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Vacationland relies on seasonal tourism, filling up with vacationeers during warm months and emptying out empty during cold months. (The contrast between the high and low seasons is starkest in colder climes.) It is characterized by medium- to long-term tourism, with vacationeers lasting from a single weekend to two weeks or more. Vacationland is typically within driving distance of the primary residences of its users, the vacationeers; the drive may take up to a day but does not typically require an overnight stay en route. The primary housing stock in Vacationland is single-family residences, organized into towns or into newer suburban-style developments. These houses’ owners usually live elsewhere and maintain the house as a vacation rental with the help of local real estate companies. In many cases, Vacationland will have grown up around existing settlements, repurposing them to serve as hosts. This is Vacationland: An entire realm that exists in support of leisure.

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Setting aside specific geographic areas for leisure activities is not a new idea in the American consciousness. Vacationland can be traced back at least to the rise of railroads and how they enabled easy and quick transportation between disparate points. Beaches were a natural summer vacation destination because they (a) tended to be cooler than urban environments, especially before the invention of air conditioning, and (b) were close to major centers of population. Buried in all of the Vacationlands is, I think, a Dolores Hayden-style theory on the growth and stages of leisure-directed land-use. Beach Haven is an older Vacationland; the Jersey Shore has been a Vacationland since the early 20th century. Other Vacationlands I have visited, including the Outer Banks and the Florida Panhandle, are newer.

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Regardless of age or origin, different Vacationlands share architectural motifs. The architecture, both residential and commercial, tends toward a strong coastal or nautical flavor, emphasizing shingles, widows’ walks, portholes, screened porches, balconies, etc. Older houses tended to naturally build these elements in, whether to accomodate the local climate (screened porches) or because their builders were the sea-going sort (widows’ walks). Newer houses ape this style, exaggerating it and stretching it in funny ways, distorting it and ballooning it, emphasizing the certain features that “read” as nautical. What’s interesting about newer vacation architecture is not that it tries to look nautical, but that it all tends to look the same, regardless of where you are. It’s as though there are certain rules and codes built into the built environment of Vacationland, reminding its users that they are on vacation, and nowhere else.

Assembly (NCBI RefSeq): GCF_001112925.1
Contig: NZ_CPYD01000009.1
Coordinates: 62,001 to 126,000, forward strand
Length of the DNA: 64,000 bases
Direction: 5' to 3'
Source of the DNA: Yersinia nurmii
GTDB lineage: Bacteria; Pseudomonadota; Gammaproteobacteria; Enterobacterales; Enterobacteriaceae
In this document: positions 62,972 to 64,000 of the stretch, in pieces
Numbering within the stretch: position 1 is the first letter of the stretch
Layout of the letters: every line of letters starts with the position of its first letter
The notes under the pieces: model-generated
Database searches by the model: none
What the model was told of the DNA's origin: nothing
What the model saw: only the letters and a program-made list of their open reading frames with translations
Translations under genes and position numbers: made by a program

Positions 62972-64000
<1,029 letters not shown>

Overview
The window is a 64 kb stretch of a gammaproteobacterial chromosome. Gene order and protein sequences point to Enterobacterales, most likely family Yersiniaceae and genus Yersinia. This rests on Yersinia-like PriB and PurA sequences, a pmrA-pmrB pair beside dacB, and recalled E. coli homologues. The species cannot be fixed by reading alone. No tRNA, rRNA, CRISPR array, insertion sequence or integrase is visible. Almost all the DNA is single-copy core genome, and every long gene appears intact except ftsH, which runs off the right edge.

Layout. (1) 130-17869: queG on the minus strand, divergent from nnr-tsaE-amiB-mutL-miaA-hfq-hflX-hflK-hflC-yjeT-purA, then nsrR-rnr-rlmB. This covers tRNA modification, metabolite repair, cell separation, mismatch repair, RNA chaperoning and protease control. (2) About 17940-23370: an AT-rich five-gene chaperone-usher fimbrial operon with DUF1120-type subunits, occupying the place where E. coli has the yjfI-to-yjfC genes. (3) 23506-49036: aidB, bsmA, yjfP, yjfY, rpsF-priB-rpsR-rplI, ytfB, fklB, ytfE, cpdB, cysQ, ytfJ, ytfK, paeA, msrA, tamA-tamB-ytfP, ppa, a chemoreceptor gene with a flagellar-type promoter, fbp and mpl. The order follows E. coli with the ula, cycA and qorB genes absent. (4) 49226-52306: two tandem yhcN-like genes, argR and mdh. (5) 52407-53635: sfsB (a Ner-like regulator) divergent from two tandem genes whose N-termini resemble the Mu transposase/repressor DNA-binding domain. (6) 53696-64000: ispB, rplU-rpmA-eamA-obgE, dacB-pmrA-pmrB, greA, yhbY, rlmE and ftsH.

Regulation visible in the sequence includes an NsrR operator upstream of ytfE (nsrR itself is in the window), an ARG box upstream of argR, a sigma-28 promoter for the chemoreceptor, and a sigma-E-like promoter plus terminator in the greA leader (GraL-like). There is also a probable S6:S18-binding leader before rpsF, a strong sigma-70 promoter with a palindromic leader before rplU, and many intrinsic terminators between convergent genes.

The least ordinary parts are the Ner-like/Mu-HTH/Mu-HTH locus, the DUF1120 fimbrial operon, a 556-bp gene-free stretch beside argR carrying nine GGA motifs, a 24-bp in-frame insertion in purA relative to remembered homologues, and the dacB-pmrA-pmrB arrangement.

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From the architecture and purpose of Vacationland, a tautology emerges: These areas look like places to vacation because that’s what they are; these areas are places to vacation, so that’s what they look like. Bound up in Vacationland are ideas about autonomy, leisure, individuality, home ownership, property, common access to public goods, responsibility. The ideals of Vacationland—a family vacation, a good time—are bound up in the architecture, creating a tangible discourse about what is or is not an acceptable use of the place. The Right Story. But there is also our old friend, The Wrong Story. Vacationland is a peripheral space, a borderland. It encourages activities that are deemed inappropriate for non-Vacationland, such as walking around half-naked or drinking beer through the afternoon and into the evening. To what extent do these messages of acceptability lie latent in the architecture?